Letter: Conductive education may not be a cure, but it helps

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The Independent Online
CLAIRE TOMALIN'S well-argued piece adds a great deal to the debate about services for people with disabilities. However, she is in danger of throwing out the baby with the bath water in dismissing conductive education out of hand. One of the parents quoted in the article said of conductive education's effect on his daughter: 'It was worthwhile, but it's not a magic solution.'

The Spastics Society and all responsible organisations with experience of conductive education have never claimed that it is a magic solution - we are far too conscious of the dangers of building up false hopes in parents to do that. But we have seen from our own experience that conductive education benefits many children with cerebral palsy and similar disabilities.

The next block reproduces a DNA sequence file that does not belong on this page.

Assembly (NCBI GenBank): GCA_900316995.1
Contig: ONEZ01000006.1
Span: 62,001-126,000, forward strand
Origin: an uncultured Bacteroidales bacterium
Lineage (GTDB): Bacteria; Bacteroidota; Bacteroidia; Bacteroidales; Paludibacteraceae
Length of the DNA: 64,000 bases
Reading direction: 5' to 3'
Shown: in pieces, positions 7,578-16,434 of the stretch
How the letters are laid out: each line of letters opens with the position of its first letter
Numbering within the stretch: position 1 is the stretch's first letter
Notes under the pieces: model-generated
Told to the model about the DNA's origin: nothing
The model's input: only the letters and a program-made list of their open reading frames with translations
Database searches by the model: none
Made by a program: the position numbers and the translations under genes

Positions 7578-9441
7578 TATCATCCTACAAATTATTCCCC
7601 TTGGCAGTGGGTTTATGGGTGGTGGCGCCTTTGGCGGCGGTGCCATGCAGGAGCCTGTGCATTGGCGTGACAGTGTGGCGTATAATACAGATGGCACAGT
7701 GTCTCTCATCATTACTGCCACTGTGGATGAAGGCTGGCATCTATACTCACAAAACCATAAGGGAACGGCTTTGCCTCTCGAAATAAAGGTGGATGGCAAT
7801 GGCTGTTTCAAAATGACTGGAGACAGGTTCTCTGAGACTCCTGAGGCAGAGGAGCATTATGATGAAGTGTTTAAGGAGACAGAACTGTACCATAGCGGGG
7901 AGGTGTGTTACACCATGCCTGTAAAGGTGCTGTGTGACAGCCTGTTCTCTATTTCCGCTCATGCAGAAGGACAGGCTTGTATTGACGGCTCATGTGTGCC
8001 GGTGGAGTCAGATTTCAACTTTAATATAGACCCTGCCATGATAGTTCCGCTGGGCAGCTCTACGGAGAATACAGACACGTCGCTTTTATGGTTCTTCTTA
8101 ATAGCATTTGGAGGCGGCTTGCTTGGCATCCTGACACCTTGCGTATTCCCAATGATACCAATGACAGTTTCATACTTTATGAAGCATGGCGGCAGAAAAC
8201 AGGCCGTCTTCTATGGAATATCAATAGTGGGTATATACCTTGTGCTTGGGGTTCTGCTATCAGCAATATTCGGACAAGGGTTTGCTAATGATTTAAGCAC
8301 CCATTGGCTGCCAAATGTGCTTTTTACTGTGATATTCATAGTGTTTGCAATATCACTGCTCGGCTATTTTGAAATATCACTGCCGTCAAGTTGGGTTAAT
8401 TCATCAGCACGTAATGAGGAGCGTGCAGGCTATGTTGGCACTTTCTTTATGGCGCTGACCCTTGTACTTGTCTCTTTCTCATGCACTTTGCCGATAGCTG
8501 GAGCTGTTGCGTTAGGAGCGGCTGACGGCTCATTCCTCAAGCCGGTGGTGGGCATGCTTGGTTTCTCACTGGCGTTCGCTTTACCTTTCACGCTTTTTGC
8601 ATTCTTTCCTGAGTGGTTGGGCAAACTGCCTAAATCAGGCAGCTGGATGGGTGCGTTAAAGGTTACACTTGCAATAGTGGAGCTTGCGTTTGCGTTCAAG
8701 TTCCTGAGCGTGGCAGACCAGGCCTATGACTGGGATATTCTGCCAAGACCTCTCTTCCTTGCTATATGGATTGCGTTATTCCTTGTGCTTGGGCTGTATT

The Department of Education research from which Ms Tomalin draws her conclusions was based on a tiny sample group (just 19 children) in a new scheme working with inexperienced trainees. It cannot be regarded as a study of conductive education and certainly not as a basis for dismissing the system. We believe that conductive education should be available as one of many services for people with disabilities.

Robert Hancock

The Spastics Society

London W1

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